This examples can be produced for about any angle, so in your works, make sure to simplify as much as possible.
It can be stated without an overstatement that the color is the leading element of your work; improper or badly matched colors can ruin even the best idea. What can we write about the color in icon graphics?
First, there is a clear rule: if the picture looks bad when converted to monochrome, it means the colors that were selected are incorrect. This rule is valid not only for icons but for the whole graphic design.
Second, you will probably unable to use common RGB. Sure, you may use internet colors only, but this limits you greatly. Gradients, shadows, blending and many other tricks will not be accessible to you.
Third, try to enlarge the areas of "flat" color. The more consistently colored parts without blurring and jumps your composition has, the more clear it looks. Pictograms are too small and the excess usage of special effects makes the picture look dirty.
Fourth, gradients. This is a great instrument which can change the appearance of any picture. Besides visuals, gradients are an ideal solution to abolish the "broken line" look (lines with too long primary elements). But be careful when using them because too much gradients can ruin the flat color, and be unable to fit into the gif palette.
Fifth, shadows and flares. All aspects of applying shadows and flares in icon making are completely identical to the rules of the general graphic design. The only thing I have to note: draw everything by hand. Don't apply filters, make all shades and flares in a different layer and after that edit its transparency. If using filters, you almost never know what will it look like. It is bad when you don't control the process of creating of a project. It is worse if you can't control it when creating icons.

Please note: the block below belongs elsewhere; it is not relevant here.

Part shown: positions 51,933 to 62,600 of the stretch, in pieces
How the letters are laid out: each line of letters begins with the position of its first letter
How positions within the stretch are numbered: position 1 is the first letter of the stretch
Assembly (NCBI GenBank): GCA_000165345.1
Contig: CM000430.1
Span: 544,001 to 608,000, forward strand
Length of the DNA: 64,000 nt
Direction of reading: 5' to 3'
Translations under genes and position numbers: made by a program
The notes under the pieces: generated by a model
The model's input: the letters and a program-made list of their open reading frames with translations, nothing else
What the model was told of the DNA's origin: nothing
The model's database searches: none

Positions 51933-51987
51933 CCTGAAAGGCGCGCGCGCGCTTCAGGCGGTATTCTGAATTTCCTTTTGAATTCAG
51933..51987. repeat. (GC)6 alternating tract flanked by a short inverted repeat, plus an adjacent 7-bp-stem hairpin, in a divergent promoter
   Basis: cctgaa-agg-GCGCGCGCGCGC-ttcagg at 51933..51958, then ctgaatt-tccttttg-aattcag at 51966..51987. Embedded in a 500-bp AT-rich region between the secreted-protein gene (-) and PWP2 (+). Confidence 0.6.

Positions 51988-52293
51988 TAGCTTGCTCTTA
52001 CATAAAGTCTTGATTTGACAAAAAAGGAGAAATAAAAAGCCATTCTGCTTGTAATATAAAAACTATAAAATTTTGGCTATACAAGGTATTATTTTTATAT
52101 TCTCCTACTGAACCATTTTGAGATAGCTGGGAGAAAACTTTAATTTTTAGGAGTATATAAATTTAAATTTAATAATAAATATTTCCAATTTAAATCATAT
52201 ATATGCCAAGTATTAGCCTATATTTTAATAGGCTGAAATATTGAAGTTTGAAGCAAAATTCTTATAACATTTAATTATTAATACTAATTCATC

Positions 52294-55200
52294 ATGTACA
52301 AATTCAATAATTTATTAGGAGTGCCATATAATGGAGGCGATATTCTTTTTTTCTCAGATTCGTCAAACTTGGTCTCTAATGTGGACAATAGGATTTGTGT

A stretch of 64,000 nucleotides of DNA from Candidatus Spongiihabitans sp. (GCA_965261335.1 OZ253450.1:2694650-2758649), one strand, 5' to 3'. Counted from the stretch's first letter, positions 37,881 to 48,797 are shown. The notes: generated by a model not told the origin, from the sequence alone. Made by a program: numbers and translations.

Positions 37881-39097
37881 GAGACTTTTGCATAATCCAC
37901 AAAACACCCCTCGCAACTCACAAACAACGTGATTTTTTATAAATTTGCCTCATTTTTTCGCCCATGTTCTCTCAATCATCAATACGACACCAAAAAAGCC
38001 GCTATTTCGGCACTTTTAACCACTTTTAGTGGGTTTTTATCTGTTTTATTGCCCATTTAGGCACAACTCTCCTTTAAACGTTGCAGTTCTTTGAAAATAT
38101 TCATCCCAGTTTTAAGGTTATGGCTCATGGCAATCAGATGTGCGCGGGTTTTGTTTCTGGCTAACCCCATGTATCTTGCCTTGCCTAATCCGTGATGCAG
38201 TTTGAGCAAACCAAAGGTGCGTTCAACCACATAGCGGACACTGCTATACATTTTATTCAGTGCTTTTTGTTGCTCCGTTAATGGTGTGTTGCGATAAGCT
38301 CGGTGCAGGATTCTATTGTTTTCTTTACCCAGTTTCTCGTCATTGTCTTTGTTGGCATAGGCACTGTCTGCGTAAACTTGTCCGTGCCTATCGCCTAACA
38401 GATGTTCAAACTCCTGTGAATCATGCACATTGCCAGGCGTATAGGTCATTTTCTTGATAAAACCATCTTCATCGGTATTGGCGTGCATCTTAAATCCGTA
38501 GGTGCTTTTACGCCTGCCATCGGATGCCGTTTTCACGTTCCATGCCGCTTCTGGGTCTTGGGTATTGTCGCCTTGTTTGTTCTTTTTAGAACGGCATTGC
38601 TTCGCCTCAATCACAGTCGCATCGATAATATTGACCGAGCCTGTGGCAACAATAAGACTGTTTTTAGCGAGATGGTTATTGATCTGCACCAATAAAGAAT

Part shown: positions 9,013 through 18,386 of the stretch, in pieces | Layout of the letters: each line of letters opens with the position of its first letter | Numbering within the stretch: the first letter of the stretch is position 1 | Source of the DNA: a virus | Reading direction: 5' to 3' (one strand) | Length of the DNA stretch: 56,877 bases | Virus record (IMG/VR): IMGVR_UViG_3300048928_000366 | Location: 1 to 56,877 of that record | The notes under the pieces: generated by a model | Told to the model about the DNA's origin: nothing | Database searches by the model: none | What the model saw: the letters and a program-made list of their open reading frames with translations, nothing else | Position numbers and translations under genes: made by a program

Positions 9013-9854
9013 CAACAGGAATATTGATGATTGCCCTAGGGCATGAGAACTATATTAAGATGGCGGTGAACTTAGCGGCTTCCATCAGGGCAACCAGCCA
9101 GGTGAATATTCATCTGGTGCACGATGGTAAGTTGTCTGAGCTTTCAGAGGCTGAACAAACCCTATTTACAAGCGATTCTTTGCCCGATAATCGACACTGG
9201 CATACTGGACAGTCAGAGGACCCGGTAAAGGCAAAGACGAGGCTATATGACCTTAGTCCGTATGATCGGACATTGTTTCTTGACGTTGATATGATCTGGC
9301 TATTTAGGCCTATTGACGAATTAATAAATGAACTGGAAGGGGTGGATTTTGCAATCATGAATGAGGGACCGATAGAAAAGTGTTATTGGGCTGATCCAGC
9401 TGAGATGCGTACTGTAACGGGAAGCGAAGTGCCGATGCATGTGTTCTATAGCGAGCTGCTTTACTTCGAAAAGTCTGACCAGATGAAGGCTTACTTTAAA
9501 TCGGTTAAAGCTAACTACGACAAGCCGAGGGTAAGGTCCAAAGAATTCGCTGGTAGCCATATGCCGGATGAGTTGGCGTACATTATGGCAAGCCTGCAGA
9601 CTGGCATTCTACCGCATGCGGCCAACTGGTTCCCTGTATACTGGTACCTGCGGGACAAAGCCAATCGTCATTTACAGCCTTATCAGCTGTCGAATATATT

And, finally, sixth. Nuancing is the key detail of pictogram creation, which greatly affects the visual appearance of the composition. When the green human eye in the icon is sized 1 pixel, increase the color intensiveness. For instance, instead of 0, 131, 159 choose 71, 195, 242. It doesn't matter that the human eye never has this color; in the first example it will appear like a gray dot, but in the second example it will really be a blue eye.
Thoroughly control the picture, do not let the visual tricks to ruin your design. It is acceptable if objects is not perfect from the technical point of view, but the whole composition must be perfect.
As an example, I drew the pack of juice located in front of me. The image has plain color, gradients with broken lines, shadows and flares and tints.
If I wrote about something bigger than miniature design, this chapter wouldn't fit into an entire book, but the size of images restricts fonts too.
The size of letters is the leading issue as opposed to their look. Almost in all cases, unless the letters are the main part of the project, the text size has to be reduced to the greatest extent possible.
In general, almost any graphic company has its unique font with little letters. This font can be crafted in a few hours. You can search the internet and make your own library of very nice fonts. First of all, I would recommend you to download the DS Pixel and Seventen 7Vedi website and the entire set of fonts from the Lakmus Lab website.
If you don't need a new font, small typesizes of Arial and Verdana will work. As a last option, you can draw the necessary letters by hand.
There are not many rules there. First, characters cannot be less than 5 pixels high or less than 3 pixels wide.
Second, letters cannot use anti-aliasing. It transforms the text into an unrecognizable set of pixels.
However, there are no rules without exceptions and the 5-point Arial looks rather readable.